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by the Ven Tenzin Deshek


Mandala means "circle" in Sanskrit. Mandalas sometimes symbolize the universe as well as the natural perfection and harmony in nature. Tibetan monks create sand mandalas symbolizing the residence of Enlightened Beings in order to help people imagine the vast and profound enlightened state. They are also used as meditational aids.

The mandala of Lord Chenrezig is, in many ways, a "typical" mandala, so we will look at it closely, identifying each of the major elements. In this way, we can acquire a general framework from which to view other mandalas and have a general understanding of their meaning.

The primary deity of each mandala is represented at the very center, this being the location of the throne within the palace. At the center of this mandala is green circle with a lotus and moon seat upon which is a lotus. This lotus symbolizes Lord Chenrezig, a form of Buddha Amitabha. The central figure is surrounded by an eight-petaled lotus. On the red petal directly below the lotus, in the Eastern side of the mandala, is a blue vajra symbolizing Buddha Akshobhya. On the red petal to the left of the central lotus, as you face the mandala, which represents the Southern direction, is a yellow jewel symbolizing Buddha Ratnasambhava. To the right, in the North, is a green sword symbolizing Buddha Amoghasiddhi, and above the lotus, in the West, is a white dharma wheel. Each of the symbols of the heads of the Buddha families stands upon a lotus and moon seat. Thus we see that within the circle which makes up the central portion of the mandala are found the heads of each of the five Buddha families. They are surrounded by a protective chain of vajras emanated from the heart of Lord Chenresig.

The eight-petaled lotus and vajra chain are enclosed by the walls of the celestial mansion. The walls are made up of five parallel lines of red, green, white, yellow and blue symbolizing the five wisdoms accomplished through the five Buddha families. Lines passing from corner to corner divide the floor of the mansion into four triangles which disappear beneath the central lotus. Each triangle is in the color representative of its particular direction. The East is blue; the South yellow; the North green and the West white. (These colors extend into the T-shaped entranceway and gate found in each of the four directions which will be described later.) At each corner where the colors meet is a moon, jewel and half-vajra symbolizing the body, speech and mind of a Buddha.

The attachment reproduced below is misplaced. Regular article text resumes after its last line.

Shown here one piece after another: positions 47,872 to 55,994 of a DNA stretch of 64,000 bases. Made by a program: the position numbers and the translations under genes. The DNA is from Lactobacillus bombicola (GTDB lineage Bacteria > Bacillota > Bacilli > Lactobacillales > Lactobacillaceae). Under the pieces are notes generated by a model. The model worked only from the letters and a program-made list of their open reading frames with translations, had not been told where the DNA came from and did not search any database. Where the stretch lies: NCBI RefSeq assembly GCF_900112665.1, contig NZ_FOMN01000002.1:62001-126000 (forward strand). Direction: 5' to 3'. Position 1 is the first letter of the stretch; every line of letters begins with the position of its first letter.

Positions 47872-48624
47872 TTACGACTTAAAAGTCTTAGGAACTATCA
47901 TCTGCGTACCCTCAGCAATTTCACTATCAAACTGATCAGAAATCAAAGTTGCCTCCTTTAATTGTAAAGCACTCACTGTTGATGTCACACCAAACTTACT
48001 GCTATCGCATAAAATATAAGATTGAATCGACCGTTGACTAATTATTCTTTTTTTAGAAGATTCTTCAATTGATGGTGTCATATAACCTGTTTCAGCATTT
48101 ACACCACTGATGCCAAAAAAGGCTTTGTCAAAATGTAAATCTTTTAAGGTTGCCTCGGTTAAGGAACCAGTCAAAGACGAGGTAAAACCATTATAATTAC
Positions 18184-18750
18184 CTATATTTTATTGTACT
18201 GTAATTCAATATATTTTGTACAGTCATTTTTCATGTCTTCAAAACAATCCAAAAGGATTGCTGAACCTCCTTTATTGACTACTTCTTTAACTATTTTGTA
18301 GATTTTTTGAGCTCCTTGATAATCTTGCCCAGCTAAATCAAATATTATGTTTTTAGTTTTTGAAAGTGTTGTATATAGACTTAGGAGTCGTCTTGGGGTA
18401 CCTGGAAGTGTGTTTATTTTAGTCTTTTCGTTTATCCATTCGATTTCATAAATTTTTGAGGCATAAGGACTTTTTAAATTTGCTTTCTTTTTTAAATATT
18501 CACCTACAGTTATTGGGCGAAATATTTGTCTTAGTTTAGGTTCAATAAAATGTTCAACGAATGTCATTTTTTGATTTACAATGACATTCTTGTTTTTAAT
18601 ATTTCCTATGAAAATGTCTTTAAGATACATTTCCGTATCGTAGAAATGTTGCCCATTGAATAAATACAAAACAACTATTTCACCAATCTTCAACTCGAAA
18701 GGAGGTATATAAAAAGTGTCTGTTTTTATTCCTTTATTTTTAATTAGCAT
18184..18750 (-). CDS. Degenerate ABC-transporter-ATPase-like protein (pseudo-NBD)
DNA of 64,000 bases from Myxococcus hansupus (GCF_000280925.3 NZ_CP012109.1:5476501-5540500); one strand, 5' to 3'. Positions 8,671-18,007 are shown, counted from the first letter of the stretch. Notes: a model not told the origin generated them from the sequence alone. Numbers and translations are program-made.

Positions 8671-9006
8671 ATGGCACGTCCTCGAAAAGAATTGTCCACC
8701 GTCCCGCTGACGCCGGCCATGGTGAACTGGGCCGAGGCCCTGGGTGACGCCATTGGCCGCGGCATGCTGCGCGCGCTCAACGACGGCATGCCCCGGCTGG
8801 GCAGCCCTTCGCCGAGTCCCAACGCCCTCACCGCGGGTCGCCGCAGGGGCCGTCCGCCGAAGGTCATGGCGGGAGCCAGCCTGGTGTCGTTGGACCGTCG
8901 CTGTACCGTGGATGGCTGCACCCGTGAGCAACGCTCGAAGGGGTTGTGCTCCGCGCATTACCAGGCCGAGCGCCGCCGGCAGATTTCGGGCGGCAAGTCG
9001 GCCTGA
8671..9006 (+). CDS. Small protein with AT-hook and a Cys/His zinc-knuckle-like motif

Just outside the walls of the mansion is a red ledge upon which are sixteen offering goddesses, two on either side of each gate. If you were to circumambulate the mansion, beginning at the Eastern gate, you would first pass two goddesses offering water. As you rounded the corner and came to the southern side of the mansion, you would pass goddesses offering flowers, incense, lamps and perfume. On the West you would pass those offering food, music, form objects and sound. Turning toward the North wall you would first walk past goddesses offering smell and taste, and then passing the gate, you would pass two goddesses offering tactile objects. Again finding yourself on the East of the mansion, you would pass two more goddesses making offerings of water before returning to your starting point at the Eastern gate. You would have noticed that each corner of the offering ledge is adorned with a moon, jewel and half-vajra. And just beyond it is a chain of wish-fulfilling jewels on a red background enclosed by narrow white lines. Similar white lines will demarcate subsequent architectural features of the mansion.

If you have made it this far in the description, I hope you have benefited from your effort and have gained some understanding of the intricacies of a mandala. While a mandala may be very beautiful and contain an amazing depth of detail, the reality it represents is of far greater benefit. If my description has caused confusion or left you with more questions than answers, please feel free to email your questions to loselmaitri@aol.com.

-- Tenzin Deshek